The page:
A pleasantly uninteresting flight across the realm of the Atlantic and I am happy to find myself home in New York once more. Not much sooner had my parents and I returned to our little abode in Eastchester than we were off to dinner courtesy of Uncle Matt and Aunt Naomi (who live next door to us) at a happy little place called Joe’s on Marbledale Road in Tuckahoe — an eatery quite keen on what is most often called home food: simple, filling, and particularly appropriate in this circumstance. I then had my first legal drink in the States: Brooklyn IPA (India Pale Ale). Not a poor drink, but didn’t strike my fancy terribly. I have had better pints before, legal or not.
After we all returned to the Cusack family compound, I tried to convince my mother of the efficacy of Catholic social teaching for a bit before heading into town to Roger Mahon’s house, wherein lay Michelle Carroll and good ole Will Freeman. Mikey, the Mahons’ Irish Wolfhound, is pretty much fully grown now, but of a very kind nature. Caro Gill should’ve been there but was exhausted since it was her birthday.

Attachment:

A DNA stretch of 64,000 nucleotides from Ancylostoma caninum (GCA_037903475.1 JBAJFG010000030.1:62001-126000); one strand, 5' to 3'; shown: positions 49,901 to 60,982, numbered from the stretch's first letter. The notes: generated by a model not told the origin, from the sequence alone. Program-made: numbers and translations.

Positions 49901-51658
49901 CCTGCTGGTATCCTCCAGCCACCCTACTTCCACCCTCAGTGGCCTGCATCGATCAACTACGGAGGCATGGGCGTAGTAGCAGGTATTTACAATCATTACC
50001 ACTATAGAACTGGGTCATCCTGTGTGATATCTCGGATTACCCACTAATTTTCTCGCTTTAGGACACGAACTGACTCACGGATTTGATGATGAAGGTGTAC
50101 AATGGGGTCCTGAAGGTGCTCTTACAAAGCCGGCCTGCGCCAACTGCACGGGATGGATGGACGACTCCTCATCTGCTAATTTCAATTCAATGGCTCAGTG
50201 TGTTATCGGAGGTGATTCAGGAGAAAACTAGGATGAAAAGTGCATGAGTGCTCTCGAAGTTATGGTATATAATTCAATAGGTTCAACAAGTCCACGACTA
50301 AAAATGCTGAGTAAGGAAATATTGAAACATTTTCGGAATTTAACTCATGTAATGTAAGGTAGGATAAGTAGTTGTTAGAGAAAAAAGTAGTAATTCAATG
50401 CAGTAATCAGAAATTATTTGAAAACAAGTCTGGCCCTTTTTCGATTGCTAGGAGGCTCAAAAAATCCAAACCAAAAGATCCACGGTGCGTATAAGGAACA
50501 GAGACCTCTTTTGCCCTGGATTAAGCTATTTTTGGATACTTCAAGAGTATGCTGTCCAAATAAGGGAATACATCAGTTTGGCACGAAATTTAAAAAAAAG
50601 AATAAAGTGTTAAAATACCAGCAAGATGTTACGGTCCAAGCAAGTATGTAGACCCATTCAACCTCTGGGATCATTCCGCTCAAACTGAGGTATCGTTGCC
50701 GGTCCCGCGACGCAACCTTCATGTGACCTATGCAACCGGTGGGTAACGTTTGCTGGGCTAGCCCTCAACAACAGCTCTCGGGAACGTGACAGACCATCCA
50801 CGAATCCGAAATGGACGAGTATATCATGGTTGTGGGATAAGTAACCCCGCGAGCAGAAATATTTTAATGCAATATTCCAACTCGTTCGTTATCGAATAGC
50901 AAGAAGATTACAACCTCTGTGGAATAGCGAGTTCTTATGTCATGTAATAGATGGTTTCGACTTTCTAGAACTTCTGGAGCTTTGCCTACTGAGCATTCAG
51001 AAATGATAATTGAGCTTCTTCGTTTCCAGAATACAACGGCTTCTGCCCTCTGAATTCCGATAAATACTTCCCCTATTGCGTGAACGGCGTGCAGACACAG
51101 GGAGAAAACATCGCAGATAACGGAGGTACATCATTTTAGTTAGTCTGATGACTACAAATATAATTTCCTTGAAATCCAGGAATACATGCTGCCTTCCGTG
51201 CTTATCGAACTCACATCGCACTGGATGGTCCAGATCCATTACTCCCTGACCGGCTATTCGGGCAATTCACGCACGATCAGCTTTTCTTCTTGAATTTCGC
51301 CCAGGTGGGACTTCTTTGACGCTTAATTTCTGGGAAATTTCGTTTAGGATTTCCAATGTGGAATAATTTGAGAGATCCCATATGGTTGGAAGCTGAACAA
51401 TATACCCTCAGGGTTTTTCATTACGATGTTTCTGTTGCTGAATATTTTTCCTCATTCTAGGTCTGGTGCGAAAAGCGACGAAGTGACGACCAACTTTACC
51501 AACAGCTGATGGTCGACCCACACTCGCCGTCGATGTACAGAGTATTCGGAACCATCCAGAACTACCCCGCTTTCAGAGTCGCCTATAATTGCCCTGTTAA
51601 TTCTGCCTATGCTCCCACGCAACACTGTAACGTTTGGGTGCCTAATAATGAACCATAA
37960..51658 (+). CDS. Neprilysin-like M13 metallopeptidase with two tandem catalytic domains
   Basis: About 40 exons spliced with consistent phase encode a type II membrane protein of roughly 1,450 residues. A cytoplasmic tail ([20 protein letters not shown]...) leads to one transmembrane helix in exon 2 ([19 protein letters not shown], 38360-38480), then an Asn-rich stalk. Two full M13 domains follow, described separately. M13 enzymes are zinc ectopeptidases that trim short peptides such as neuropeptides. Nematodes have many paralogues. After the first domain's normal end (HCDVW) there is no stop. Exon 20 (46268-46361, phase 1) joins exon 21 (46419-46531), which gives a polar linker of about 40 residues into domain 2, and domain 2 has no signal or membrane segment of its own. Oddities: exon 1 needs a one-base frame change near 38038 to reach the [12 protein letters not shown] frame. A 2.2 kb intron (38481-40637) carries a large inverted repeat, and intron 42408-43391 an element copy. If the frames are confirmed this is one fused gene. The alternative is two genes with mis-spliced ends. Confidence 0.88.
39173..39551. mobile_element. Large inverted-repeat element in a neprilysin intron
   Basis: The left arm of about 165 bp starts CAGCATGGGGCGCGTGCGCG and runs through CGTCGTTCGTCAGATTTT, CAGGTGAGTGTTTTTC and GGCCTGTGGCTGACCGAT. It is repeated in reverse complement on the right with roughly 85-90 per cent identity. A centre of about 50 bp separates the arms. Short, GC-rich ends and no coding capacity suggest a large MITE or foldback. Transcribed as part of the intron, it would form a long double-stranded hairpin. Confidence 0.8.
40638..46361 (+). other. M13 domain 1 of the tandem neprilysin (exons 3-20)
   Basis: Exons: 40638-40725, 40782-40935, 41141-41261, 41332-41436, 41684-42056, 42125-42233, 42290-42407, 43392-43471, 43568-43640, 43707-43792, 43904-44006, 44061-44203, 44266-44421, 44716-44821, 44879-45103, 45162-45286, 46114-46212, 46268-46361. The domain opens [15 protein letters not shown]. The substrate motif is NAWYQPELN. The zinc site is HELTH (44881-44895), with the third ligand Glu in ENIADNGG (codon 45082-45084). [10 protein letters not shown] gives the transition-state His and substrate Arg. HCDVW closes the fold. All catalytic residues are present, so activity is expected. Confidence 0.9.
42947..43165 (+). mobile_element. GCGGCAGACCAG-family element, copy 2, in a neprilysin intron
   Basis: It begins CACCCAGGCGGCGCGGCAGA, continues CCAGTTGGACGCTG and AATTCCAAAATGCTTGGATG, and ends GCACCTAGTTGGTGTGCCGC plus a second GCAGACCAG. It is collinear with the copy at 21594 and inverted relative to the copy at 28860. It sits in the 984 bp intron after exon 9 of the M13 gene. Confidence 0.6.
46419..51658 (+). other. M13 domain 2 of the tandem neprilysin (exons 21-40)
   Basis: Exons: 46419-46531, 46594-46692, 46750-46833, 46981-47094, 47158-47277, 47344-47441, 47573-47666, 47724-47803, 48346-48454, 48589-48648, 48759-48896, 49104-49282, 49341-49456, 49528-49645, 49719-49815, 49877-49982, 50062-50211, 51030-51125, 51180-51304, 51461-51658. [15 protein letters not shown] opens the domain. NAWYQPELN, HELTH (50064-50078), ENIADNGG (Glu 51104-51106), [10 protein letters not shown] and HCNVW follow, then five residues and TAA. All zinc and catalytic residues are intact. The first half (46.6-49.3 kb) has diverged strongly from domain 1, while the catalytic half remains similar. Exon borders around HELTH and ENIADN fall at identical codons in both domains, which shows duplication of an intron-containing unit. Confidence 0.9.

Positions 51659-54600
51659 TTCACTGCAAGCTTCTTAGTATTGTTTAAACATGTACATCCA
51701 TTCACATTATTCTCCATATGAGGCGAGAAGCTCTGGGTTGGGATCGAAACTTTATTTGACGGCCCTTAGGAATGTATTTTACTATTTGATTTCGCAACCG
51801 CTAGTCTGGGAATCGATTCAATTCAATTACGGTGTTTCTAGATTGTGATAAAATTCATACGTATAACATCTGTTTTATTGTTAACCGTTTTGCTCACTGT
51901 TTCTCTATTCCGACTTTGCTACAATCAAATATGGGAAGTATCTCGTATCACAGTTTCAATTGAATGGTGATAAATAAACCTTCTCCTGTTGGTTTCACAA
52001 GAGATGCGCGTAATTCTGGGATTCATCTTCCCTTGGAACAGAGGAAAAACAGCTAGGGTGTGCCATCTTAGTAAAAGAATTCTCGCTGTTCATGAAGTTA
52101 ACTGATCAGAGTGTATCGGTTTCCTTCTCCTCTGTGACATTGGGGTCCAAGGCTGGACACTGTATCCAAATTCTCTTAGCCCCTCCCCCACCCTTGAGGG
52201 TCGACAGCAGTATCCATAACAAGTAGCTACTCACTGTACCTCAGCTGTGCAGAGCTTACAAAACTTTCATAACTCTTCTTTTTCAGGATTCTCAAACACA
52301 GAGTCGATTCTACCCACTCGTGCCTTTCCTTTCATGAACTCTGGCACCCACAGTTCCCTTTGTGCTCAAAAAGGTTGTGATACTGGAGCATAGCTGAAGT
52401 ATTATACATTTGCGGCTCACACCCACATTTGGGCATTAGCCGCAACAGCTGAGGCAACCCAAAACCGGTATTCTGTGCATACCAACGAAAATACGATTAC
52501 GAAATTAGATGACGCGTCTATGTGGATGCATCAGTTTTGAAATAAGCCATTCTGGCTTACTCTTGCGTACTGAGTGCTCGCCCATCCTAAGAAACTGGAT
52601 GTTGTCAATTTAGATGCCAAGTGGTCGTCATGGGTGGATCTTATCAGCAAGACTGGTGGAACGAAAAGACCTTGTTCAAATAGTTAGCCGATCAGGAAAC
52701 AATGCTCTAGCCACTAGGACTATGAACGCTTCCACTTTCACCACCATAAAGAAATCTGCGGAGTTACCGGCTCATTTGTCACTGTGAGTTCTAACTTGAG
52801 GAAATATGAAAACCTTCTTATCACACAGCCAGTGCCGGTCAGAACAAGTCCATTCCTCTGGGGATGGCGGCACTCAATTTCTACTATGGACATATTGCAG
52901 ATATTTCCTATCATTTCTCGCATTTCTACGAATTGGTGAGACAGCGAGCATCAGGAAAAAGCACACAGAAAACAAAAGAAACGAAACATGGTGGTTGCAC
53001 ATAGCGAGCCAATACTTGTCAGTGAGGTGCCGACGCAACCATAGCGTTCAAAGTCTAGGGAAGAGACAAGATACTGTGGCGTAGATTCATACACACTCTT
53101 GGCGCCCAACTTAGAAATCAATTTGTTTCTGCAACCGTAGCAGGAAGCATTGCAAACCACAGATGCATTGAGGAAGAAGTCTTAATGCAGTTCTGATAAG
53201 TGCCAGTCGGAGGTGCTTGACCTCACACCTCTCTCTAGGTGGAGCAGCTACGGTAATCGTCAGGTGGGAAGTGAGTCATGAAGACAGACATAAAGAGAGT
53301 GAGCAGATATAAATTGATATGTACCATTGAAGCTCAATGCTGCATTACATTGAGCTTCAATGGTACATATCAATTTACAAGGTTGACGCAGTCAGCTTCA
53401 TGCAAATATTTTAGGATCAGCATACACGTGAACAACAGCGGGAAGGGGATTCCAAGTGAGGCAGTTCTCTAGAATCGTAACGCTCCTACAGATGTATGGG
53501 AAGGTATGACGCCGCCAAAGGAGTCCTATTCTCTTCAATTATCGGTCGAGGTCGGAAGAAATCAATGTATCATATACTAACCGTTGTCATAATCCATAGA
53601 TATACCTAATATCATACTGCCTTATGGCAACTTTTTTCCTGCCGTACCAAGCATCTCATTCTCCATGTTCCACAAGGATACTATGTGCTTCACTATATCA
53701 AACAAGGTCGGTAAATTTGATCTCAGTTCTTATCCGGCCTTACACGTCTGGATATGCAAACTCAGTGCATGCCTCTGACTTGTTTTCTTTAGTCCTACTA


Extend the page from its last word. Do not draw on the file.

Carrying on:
The Church of St. Agnes: exterior and tabernacle.
As I have often said, I always really know I’m home when I’ve heard the intoxicating incantation of the Asperges me at the 11:00 at St Agnes. The train from Bronxville is scheduled to arrive in Grand Central at 11:04 but almost always gets in two minutes before the hour, allowing just enough time to ascend to the grand concourse of that beaux-arts temple of transit, scurry through the Graybar passage, hop across Lexington Avenue to arrive at St Agnes just as the procession is finished and the Asperges commences. Today proceeded right on target.
Asperges me Domine hyssopo et mundabor,
lavabis me et super nivem dealbabor.
Misere mei, Deus, secundum magnam misericordiam tuam.
Gloria patri et filio et spiritui sancti,
erat in principio et nunc et semper et in saecula seculorum. Amen.